Europe’s East and West again divided – by values, not walls


Thirty years after the Berlin Wall fell, ending the Cold War in Europe, new political divisions are rising between East and West. Despite the economic success of German reunification and the triumph of democracy across Eastern Europe, the two regions are drifting apart again in a clash of values, notes analyst Bojan Pancevski. 

In most of the West, mainstream parties, while increasingly challenged by insurgent politicians, are largely sticking to a postwar consensus forged around liberal values, the rule of law, fundamental human rights and time-tested institutions. Much of the East is a mirror image, where nativist parties that favor more authoritarian rule and reject immigration, ethnic and religious diversity, gay rights and feminism as signs of weakness and moral decadence are either in power or on the ascent, he writes for the Wall Street Journal:

Some Eastern European countries that once fought against Soviet oppression, such as Poland, the Czech Republic and Hungary, are now ruled by governments that vehemently reject some liberal Western values….In his recent book, “The Light That Failed,” Ivan Krastev, a Vienna-based Bulgarian academic, explores how the two parts of Europe embraced each other, only to diverge again. …Mr. Krastev said Hungarian Prime Minister Viktor Orban. and other self-proclaimed illiberal leaders pander to voters who rebel against what the academic calls the “replacement of communist orthodoxy with a liberal orthodoxy.”

The revolutions of 1989 were struggles of national emancipation more than a broad democratic uprising, said former World Bank economist Branko Milanovic from Serbia. Even as 1989 offered democracy followed by EU membership and rapid economic growth, Eastern nations never embraced ethnic diversity, he added.

My assumption in 1989 was that Soviet-syle totalitarianism was an alien implant that would vanish from countries closer to Berlin than Moscow. Yet some legacies of communist rule have proved enduring, perhaps because they are all too compatible with the resurgent illiberal movements, the Post’s Jackson Diehl adds:

  • One is the use of state-run national television for political propaganda. After the establishment of democracy, Poland moved to make its government-owned network independent, similar to the BBC. That abruptly ended when the right-wing Law and Justice party came to power in 2015. Now state television glorifies the ruling party and slimes its opponents in a fashion eerily reminiscent of communist times. In Hungary, Orban has gone a step further, using state resources and friendly businessmen to all but eliminate independent media.
  • A second legacy is pervasive official corruption. In the morally nihilistic world of Eastern Bloc communism, everyone from traffic cops to Communist Party secretaries felt free to exploit the system for private profit. To a disturbing extent, that has not changed. Only a few months ago was Liviu Dragnea, Romania’s most powerful politician through the 2010s, finally imprisoned for abuse of power. As the New York Times recently documented, European Union subsidies have enriched Orban’s relatives and old friends.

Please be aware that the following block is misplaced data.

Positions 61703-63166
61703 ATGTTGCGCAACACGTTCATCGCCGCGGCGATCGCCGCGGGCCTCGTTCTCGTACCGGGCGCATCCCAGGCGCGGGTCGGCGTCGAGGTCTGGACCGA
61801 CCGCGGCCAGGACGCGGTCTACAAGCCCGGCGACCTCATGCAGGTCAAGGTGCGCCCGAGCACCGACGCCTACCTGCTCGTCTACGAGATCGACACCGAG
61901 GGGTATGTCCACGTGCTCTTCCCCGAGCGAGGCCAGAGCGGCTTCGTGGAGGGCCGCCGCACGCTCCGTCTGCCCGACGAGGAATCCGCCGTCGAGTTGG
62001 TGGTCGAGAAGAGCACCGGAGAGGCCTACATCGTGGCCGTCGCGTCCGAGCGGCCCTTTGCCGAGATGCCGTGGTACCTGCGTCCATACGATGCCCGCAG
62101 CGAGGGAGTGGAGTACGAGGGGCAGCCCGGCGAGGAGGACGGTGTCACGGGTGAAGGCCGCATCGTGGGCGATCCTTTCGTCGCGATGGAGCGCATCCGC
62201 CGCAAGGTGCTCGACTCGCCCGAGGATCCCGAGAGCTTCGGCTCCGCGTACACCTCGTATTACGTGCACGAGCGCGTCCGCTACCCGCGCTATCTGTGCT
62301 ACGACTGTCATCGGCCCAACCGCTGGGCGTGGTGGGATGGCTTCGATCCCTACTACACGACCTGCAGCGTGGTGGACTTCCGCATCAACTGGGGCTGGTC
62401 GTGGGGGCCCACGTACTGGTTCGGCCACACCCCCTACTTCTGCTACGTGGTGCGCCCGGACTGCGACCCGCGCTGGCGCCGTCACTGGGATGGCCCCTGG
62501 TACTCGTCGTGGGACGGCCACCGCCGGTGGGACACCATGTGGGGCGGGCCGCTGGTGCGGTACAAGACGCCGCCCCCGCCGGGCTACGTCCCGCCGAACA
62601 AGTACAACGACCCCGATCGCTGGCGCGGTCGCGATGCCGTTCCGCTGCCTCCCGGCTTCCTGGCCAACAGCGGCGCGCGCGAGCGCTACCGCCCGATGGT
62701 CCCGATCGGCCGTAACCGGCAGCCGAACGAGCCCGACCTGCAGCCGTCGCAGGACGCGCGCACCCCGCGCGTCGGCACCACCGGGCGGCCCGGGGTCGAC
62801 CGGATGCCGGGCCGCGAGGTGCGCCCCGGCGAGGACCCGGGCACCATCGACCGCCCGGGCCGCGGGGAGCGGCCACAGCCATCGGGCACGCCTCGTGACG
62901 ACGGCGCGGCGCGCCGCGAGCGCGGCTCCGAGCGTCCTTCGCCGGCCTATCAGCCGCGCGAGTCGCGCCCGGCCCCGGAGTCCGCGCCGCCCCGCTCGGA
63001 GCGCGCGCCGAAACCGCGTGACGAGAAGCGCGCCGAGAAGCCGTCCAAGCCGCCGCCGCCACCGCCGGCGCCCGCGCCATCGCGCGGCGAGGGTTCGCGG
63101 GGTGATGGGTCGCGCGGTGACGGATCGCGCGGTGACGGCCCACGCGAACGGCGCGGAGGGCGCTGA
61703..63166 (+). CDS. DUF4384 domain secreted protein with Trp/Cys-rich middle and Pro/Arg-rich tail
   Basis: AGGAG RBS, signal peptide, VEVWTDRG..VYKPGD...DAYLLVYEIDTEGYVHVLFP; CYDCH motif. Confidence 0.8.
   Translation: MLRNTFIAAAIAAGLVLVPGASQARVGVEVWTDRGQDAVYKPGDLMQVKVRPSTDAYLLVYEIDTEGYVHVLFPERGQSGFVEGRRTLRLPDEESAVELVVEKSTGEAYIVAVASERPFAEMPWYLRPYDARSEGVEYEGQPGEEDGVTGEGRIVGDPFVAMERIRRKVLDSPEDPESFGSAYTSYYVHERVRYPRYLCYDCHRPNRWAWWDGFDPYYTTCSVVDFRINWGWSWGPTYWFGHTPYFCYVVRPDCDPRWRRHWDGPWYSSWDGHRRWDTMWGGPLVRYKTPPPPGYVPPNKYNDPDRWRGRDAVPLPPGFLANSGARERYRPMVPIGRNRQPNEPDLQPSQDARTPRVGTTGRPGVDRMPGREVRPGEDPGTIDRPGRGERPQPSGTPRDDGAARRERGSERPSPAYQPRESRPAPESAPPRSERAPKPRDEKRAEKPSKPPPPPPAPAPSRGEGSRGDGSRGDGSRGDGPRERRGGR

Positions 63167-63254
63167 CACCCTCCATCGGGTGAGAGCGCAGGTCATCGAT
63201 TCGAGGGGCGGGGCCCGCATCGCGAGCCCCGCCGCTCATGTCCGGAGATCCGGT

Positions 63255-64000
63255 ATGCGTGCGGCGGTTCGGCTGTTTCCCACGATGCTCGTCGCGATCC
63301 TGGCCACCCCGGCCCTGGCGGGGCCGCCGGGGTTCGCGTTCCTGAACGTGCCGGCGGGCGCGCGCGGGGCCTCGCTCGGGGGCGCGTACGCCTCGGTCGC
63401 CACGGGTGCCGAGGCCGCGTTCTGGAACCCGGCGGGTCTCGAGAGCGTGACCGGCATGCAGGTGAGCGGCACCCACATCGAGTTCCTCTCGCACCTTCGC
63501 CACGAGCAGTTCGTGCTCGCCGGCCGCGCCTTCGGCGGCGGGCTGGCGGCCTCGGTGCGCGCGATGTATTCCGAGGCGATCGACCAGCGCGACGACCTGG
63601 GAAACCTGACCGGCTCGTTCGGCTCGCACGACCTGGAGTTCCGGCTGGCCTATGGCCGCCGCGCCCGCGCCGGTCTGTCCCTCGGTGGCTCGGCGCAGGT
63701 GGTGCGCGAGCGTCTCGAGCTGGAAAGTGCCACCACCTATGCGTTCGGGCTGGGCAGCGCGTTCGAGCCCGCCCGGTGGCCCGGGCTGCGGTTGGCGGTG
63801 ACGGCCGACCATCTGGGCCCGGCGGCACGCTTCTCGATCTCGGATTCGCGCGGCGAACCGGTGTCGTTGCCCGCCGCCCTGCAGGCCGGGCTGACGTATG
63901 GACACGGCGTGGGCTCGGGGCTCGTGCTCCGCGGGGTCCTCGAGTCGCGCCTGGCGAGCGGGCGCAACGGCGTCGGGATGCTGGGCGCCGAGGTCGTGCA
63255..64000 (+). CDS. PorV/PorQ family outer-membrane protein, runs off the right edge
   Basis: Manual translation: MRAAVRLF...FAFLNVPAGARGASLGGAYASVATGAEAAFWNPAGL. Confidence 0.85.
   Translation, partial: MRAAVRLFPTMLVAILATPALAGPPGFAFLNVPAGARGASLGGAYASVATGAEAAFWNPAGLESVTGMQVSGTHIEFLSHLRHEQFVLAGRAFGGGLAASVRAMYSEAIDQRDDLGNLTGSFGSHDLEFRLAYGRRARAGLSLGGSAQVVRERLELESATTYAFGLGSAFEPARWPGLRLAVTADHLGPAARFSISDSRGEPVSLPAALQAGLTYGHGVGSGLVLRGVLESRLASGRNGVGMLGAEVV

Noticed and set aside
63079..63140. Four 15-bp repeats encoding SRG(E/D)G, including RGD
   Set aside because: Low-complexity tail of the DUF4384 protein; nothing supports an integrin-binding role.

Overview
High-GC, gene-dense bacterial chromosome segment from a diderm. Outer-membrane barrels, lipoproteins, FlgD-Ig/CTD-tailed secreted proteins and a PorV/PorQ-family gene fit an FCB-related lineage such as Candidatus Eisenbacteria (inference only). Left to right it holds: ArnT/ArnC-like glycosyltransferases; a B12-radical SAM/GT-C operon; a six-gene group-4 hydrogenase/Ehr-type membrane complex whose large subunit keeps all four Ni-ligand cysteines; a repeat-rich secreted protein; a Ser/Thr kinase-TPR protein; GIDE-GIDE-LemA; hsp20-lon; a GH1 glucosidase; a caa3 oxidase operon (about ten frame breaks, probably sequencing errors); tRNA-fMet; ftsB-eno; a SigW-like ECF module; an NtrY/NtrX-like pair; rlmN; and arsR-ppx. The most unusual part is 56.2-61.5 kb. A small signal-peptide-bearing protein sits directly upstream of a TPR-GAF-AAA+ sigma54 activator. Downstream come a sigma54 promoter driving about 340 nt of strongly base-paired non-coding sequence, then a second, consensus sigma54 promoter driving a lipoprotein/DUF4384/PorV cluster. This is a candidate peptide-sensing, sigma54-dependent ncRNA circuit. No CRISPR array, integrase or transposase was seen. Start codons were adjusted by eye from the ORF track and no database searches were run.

The fall of the Berlin Wall 30 years on, detailed in Mary Elise Sarotte’s book, “The Collapse: The Accidental Opening of the Berlin Wall” (above) is the title of a new podcast from The Cable, a production of the Institute of Current World Affairs and the Transatlantic Democracy Working Group. The American Interest editor-in-chief Jeffrey Gedmin joins Karen Donfried of the German Marshall Fund to discuss the legacy of 1989 and the serious challenges facing Germany’s political establishment today.

The National Endowment for Democracy invites you to a conference commemorating The 30th Anniversary of the Historic Democratic Transitions in Poland and Central Europe. RSVP 

Thursday, November 14, 2019. 9:00 a.m.– 12:15 p.m.

1025 F St. NW, Suite 800, Washington, DC 20004

8:30 a.m. Registration and Continental Breakfast
9:00 a.m. Welcome and Opening Remarks

Carl Gershman, President of the National Endowment for Democracy
Robert Destro, Asst. Secretary of State for Democracy, Human Rights and Labor

Keynote Addresses
The Triumph and Legacy of Solidarity

Lech Walesa, Founder of Solidarity and the Former President of Poland 
Introduced by AFL-CIO President Richard Trumka

Poland’s Political and Economic Transition
Leszek Balcerowicz, Former Deputy Prime Minister of Poland.
Introduced by CIPE Board Chairman Greg Lebedev

Panel Discussion: Defending Democracy in Poland and Central Europe 
Anne Applebaum, Author and Historian
Victoria Nuland, Former Assistant Secretary of State for Europe
Simon Panek, Executive Director, People in Need, Czech Republic
George Weigel, Author and Biographer of Pope John Paul II
Moderator: Daniel Fried, Former US Ambassador to Poland


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